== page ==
It was a joy to be a part of Special Olympics

Published 4:22 pm Friday, May 8, 2015

I was fortunate enough to be asked to serve as the torchbearer to signify the opening of the Special Olympics track and field event at Bainbridge High School Thursday morning. What a thrill this was, and I count it as one of the biggest honors and highlights of my career.
Once upon a time I was a decent athlete and the thought of running about half a lap carrying about a five-pound torch with a pretty decent flame atop would have caused no pause.
But, that was many years and many pounds ago. As it is, I just wanted to make sure that I didn’t trip or fall and had enough breath to speak after the run was over.
But with all the participants from Decatur and three surrounding counties, many volunteers and students in the crowd, the run was a breeze.
And, having Decatur County Sheriff Wiley Griffin, some of his deputies, several Bainbridge Public Safety officers, and several Georgia Highway Patrolmen running behind me, I had to make the short run without a hiccup.
The Special Olympics organizing committee does a fabulous job with the various events that allow these students and some adults to participate. Jim Beck has led the board as its chairman for the past six years, since its reemergence from several years of being dormant. Jim deserves a lot of credit for the success of the track and field event, the bowling events and the ever-popular Snowflake Ball.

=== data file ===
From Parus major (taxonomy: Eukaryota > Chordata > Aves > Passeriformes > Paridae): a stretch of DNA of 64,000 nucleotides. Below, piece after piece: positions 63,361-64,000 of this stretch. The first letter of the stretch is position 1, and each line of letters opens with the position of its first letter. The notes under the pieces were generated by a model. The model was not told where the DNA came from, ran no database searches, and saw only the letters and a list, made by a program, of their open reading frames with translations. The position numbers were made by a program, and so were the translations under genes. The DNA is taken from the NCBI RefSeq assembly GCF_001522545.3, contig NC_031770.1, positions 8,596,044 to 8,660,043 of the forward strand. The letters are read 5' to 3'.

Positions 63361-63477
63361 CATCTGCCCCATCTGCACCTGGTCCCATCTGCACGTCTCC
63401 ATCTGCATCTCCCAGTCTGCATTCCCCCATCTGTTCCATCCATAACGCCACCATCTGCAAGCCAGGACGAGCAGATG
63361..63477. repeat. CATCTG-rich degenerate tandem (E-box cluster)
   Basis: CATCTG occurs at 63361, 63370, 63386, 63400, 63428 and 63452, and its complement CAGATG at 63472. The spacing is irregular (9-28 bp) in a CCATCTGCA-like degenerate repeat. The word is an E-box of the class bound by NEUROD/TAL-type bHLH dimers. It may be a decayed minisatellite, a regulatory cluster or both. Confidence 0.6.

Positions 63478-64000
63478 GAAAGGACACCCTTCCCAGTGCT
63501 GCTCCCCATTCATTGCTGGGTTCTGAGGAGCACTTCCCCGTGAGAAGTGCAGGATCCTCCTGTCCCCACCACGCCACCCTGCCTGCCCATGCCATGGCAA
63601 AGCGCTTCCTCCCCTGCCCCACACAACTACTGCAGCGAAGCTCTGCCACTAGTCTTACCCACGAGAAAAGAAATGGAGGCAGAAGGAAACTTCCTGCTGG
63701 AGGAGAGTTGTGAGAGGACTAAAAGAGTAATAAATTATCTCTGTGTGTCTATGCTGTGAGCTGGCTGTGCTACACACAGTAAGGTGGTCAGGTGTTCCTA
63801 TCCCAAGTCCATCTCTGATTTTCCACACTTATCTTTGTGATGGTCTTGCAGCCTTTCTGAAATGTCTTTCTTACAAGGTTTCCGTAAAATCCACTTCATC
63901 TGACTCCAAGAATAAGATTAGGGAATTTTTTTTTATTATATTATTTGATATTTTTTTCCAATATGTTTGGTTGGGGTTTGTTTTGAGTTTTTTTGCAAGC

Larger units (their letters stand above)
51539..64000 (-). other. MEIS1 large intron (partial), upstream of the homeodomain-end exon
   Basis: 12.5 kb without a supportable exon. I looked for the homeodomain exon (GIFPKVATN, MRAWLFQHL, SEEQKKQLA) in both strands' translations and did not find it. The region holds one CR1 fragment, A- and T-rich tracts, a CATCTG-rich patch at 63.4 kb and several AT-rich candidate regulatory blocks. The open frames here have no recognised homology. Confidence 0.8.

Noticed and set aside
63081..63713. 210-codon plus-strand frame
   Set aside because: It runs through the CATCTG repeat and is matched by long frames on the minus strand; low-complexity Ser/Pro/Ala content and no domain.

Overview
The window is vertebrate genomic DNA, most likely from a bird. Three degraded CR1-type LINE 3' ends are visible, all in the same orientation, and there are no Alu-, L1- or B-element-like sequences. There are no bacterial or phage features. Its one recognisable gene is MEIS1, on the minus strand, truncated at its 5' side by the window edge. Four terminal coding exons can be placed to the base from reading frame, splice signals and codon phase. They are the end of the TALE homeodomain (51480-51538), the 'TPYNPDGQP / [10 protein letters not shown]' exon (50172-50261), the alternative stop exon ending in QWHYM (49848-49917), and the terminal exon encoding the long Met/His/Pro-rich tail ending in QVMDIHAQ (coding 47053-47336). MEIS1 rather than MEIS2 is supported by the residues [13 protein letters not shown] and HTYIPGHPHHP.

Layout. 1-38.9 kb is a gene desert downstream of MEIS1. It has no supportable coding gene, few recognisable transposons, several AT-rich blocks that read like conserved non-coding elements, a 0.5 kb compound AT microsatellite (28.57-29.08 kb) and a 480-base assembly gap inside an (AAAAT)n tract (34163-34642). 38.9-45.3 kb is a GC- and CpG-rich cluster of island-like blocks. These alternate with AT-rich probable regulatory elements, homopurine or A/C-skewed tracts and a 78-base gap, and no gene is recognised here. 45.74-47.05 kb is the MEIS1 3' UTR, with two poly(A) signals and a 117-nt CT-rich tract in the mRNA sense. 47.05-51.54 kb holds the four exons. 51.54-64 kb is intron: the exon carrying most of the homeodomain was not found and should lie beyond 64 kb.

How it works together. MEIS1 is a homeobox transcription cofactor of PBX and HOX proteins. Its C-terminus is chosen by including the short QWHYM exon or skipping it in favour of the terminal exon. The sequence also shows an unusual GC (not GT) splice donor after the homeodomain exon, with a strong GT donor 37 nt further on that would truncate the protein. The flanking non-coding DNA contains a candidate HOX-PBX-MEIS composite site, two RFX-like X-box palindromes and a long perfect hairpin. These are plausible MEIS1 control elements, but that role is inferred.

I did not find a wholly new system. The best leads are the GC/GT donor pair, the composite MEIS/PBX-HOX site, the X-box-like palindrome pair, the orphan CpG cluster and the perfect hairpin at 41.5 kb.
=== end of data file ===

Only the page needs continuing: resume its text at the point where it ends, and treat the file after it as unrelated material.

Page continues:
Jim informed me before the event that he is stepping down as chairman and he deserves the community’s thanks for a job well done.
But, the real stars of any Special Olympics event are the competitors and participants. Those students competing in various track and field events Thursday morning were having the time of their lives. They competed for the joy of the competition and being around the other competitors. That’s the way it should be and it is so refreshing.
The official motto of the Special Olympics is this: “Let me win, but if I cannot win, let me be brave in the attempt.”
I think we could all apply those principles to just about any aspect of our lives.
I have been fortunate enough to coach my own son, Judson, in recreational league baseball for the past five years and the last two in football.
Personally, I think each rec league coach and each parent of a rec league player should attend at least one Special Olympics event.
Yes, most times it’s more fun to win than lose, but what absolutely matters is the effort and attitude. Lots could be learned about how and why the athletes in the Special Olympics participate.
Thanks again to the organizing committee for the opportunity to serve as the torchbearer. It was a thrill that I will not soon forget.

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